SFWMD announces public invite to Water Resources Analysis Coalition’s (WRAC) quarterly Recreational Issues Forum

The following is a press release from South Florida Water Management District (SFWMD). The CREW Land & Water Trust encourages all people who enjoy using the CREW Project trails for recreational purposes to attend this meeting. 

Oct. 17, 2018
Public Invited to WRAC Forum to Provide Input
on Recreation Program at CREW Management Area
The quarterly Recreational Issues Forum will be on the road in Fort Myers next week
Several miles of trails provide a variety of recreational opportunities for all ages at the CREW Management Area. Click on the image for a larger version.
Fort Myers, FL – Outdoor enthusiasts will have an opportunity next week to provide input and support for the South Florida Water Management District’s (SFWMD) current recreation program at one of Southwest Florida’s premier public lands.
The Water Resources Analysis Coalition’s (WRAC) quarterly Recreational Issues Forum will focus on the Corkscrew Regional Ecosystem Watershed (CREW) Management Area. The CREW area offers several recreational activities, including hiking, bird watching, camping and hunting. The forum will be held:
Monday, October 22, 2018
Time: 5 p.m.
SFWMD Fort Myers Service Center
2301 McGregor Blvd.
Fort Myers, FL 33901
SFWMD and its partners – representing environmental groups and governmental agencies – manage CREW for its numerous benefits to water storage and wildlife preservation.
In April, SFWMD completed restoration of 1,000 acres of Southern CREW in Lee County, allowing the area to return to its natural hydrological conditions of periodic inundation. The restoration project benefits the entire Southwest Florida ecosystem and its residents by restoring wetlands and historic sheetflow of water, improving regional flood protection, drainage and increasing water storage and aquifer recharge capability.

What Walks the Trails When You’re Not There?

If you’ve ever walked the CREW hiking trails, you know that sometimes you get to see animals like armadillos and bobcats and black racers – and sometimes you don’t. Yet, you know they are out there – wandering, feeding, sleeping, living their lives. If you’re observant, you can see signs of them everywhere in the form of tracks, scat, nests, and trails.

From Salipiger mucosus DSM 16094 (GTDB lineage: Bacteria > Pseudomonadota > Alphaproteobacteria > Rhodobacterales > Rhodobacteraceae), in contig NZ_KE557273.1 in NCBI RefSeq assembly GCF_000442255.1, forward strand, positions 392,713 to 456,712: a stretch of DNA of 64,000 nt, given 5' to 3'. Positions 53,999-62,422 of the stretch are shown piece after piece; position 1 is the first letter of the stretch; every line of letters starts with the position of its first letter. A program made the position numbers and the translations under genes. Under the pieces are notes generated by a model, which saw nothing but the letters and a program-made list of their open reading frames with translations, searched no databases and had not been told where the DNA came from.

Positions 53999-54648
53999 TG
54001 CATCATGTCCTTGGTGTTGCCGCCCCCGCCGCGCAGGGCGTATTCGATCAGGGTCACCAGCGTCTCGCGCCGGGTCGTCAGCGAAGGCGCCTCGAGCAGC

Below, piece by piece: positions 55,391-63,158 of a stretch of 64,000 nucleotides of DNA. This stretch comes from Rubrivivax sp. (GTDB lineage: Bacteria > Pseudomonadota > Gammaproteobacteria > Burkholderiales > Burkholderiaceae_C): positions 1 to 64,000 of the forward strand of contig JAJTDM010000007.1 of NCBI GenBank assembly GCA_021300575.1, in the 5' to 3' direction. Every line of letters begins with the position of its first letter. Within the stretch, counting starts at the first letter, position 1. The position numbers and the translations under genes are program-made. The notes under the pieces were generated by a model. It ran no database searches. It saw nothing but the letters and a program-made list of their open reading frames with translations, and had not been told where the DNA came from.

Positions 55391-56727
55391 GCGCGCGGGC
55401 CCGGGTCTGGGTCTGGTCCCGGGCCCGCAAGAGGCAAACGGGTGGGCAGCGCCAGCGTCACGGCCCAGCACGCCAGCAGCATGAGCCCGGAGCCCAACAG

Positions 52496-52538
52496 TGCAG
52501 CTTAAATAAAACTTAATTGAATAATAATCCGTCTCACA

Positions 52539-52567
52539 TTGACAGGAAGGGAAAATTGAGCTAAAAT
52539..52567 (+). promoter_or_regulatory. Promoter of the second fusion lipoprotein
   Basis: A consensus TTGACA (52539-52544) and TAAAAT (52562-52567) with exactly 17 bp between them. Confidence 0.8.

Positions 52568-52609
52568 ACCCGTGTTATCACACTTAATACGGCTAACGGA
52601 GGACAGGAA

So, what really walks those hiking trails when we’re not there? Remote cameras are a great way to capture animal activity. One of our CREW volunteers deploys and monitors a remote camera out in CREW. The camera location changes with the seasons, and we often get some great shots of animals rarely seen by people. If you ever wondered what walks the trails when you’re not there, take a look at these shots captured recently…and then make plans to come visit a CREW trail soon.



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Wildlife Wednesday: A Time for Kites


Photo by Dan Rimar

In these hot, humid days of summer most of us humans try to stay indoors or in the shade to stay cool. But if you happen to step outside and gaze to the sky – especially at CREW – you may just witness one of the most spectacular sightings in all of southwest Florida. Swallow-tailed kites (Elanoides forficatus) migrate to Florida from Brazil each spring to build nests and raise their young throughout our summer rainy season.

As August arrives, these graceful kites can be seen more often in groups flying overhead, often feeding their young, and staging or gathering in large communal groups as they prepare for their 3000-mile journey back to Brazil. The adults and their young offspring (just 2 months old) will head south again in mid-August and we won’t see them again until late February to mid-March. We’ve been seeing them in groups of 20 – 25 regularly at Bird Rookery Swamp and in smaller groups of 12 – 15 around the CREW Marsh Trails and field office. Those groups will get larger as the month goes on, until one day soon when they all head south again.

So, if you want to get a last look at these magnificent birds, head on out to one of the CREW Trails early one morning soon. Listen for their piercing whistles and watch their pre-migration antics. It’s worth every minute of your time!

To learn more about swallow-tailed kites, go here.


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